The following article first appeared in The Leaf Online.
In one of the earliest moves to resolve a central contradiction of U.S. cannabis legalization laws, the Anchorage, Alaska city council has reiterated its opposition to cannabis consumption in public places — except for licensed cannabis cafes.
Civil fines for smoking in all other public places will be $100 per infraction — the same amount indicated under Ballot Measure 2, the successful voter-led legalization campaign which starting going into effect on February 24th. But the city council also approved an amendment to their smoking ban which allows an exception for city-permitted establishments, in a rule similar to the one many cities use for bars and other businesses which allow on-site consumption of intoxicants.
As obvious as the solution may seem to voters who explicitly decided to treat cannabis “like alcohol,” it is one that to date most municipal governments have tried to side-step entirely, leaving “legal” adult consumers in regulatory limbo. Colorado voters also demanded that cannabis be treated like alcohol, yet even though their legalization program has had a two-year head start on Alaska’s, major cities like Denver have still failed to regulate consumption in public places, leading to a squeeze on out-of-state tourists through a wave of $250 hotel room cleaning fees.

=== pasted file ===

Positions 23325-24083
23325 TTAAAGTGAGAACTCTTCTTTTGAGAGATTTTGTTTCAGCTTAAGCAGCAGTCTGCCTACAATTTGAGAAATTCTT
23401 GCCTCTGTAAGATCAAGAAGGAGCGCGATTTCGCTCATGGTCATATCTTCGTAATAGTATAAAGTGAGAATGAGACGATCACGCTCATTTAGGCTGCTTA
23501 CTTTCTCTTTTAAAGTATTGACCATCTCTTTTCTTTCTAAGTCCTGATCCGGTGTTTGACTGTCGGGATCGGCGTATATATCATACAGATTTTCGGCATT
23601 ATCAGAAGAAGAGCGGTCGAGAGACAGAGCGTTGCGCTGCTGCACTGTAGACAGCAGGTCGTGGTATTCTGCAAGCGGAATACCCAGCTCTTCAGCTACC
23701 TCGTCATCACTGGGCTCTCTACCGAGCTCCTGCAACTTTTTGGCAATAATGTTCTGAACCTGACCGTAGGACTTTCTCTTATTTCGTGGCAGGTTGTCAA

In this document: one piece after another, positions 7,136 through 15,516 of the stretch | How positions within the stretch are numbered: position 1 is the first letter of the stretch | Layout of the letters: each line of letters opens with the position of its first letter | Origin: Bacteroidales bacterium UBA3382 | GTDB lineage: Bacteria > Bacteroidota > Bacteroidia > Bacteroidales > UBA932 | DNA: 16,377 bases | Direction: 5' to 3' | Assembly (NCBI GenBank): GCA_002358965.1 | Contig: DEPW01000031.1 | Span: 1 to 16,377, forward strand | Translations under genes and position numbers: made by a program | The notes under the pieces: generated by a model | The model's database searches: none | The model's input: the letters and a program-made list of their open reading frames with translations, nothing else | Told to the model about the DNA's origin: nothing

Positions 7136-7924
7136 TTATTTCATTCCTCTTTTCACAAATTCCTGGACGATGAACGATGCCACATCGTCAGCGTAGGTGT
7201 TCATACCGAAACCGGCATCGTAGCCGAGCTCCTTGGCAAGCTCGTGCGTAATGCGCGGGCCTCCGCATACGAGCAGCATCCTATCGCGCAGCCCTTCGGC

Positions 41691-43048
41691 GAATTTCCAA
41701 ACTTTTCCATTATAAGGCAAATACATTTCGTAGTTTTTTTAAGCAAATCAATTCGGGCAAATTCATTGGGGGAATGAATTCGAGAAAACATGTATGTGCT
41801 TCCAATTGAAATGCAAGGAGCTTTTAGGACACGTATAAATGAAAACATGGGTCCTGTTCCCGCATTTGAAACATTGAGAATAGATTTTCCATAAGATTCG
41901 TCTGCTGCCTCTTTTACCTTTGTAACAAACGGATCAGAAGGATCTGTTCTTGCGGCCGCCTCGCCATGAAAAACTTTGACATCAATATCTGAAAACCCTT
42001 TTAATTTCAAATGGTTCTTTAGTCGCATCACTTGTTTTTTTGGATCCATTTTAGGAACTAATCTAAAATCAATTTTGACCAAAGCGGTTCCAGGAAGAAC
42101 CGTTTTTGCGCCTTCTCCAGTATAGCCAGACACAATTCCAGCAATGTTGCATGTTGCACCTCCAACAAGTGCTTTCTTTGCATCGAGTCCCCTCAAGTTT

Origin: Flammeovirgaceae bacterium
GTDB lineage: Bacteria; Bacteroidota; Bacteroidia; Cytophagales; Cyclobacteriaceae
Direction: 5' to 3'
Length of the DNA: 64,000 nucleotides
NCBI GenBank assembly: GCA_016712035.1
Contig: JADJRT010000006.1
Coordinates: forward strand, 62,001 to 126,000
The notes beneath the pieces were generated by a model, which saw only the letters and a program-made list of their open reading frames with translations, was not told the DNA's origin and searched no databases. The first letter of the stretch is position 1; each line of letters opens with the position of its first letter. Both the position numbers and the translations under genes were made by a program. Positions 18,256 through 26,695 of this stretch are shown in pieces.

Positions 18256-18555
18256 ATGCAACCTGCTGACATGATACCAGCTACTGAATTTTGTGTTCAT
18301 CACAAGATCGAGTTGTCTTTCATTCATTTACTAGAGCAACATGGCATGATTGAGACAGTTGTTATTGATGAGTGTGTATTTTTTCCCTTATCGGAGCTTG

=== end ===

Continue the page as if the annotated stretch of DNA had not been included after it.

Thus the move by the city of Anchorage represents one of the earliest attempts by a major U.S. city to resolve the contradiction and allow adults a legal public place to consume cannabis. Reform advocates played a pivotal role, as the council only added language clarifying the legality of licensed hash bars after a strong showing of support from the Alaska Cannabis Association and the Coalition for Responsible Cannabis Legislation.
This kind of regulation, although novel under the new wave of legalization laws passed since 2012, is not foreign to medical marijuana jurisdictions, notes Dale Gieringer of California NORML, who points out that San Francisco, for example, has allowed patients to medicate at some dispensaries. And the list of regulating municipalities may grow soon. “In Oakland,” says Gieringer, “the city’s cannabis regulatory commission has asked the city council to look into allowing licensed on-site consumption.”
The issue is a fundamental one for Gieringer, who also points to the example of Amsterdam, where “coffee shops” allowing on-site consumption of small amounts of cannabis have caused no major problems. “Cal NORML thinks it’s essential that there be legal premises for consumers to use cannabis,” says Gieringer. “We regard it as part of the fundamental right of freedom to associate.”
Jeremy Daw is the editor of TheLeafOnline.com and Cannabis Now Magazine, and the author of Weed the People: From Founding Fiber to Forbidden Fruit (2012).